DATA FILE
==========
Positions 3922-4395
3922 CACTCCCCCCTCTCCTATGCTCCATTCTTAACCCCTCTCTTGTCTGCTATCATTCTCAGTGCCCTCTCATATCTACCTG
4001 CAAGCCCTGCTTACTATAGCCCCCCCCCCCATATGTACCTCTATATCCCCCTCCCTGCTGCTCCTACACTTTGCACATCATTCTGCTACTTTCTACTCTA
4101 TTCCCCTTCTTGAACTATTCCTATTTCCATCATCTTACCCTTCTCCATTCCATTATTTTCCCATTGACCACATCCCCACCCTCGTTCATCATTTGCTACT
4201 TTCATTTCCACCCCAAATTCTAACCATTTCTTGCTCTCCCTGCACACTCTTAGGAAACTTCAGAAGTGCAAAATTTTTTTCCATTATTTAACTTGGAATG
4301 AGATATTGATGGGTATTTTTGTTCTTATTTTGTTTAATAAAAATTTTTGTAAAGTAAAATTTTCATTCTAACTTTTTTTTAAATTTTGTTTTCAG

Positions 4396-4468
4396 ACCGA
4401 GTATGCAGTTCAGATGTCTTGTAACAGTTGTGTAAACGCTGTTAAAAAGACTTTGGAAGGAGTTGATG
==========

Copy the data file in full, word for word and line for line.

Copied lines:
Positions 3922-4395
3922 CACTCCCCCCTCTCCTATGCTCCATTCTTAACCCCTCTCTTGTCTGCTATCATTCTCAGTGCCCTCTCATATCTACCTG
4001 CAAGCCCTGCTTACTATAGCCCCCCCCCCCATATGTACCTCTATATCCCCCTCCCTGCTGCTCCTACACTTTGCACATCATTCTGCTACTTTCTACTCTA
4101 TTCCCCTTCTTGAACTATTCCTATTTCCATCATCTTACCCTTCTCCATTCCATTATTTTCCCATTGACCACATCCCCACCCTCGTTCATCATTTGCTACT
4201 TTCATTTCCACCCCAAATTCTAACCATTTCTTGCTCTCCCTGCACACTCTTAGGAAACTTCAGAAGTGCAAAATTTTTTTCCATTATTTAACTTGGAATG
4301 AGATATTGATGGGTATTTTTGTTCTTATTTTGTTTAATAAAAATTTTTGTAAAGTAAAATTTTCATTCTAACTTTTTTTTAAATTTTGTTTTCAG

Positions 4396-4468
4396 ACCGA
4401 GTATGCAGTTCAGATGTCTTGTAACAGTTGTGTAAACGCTGTTAAAAAGACTTTGGAAGGAGTTGATG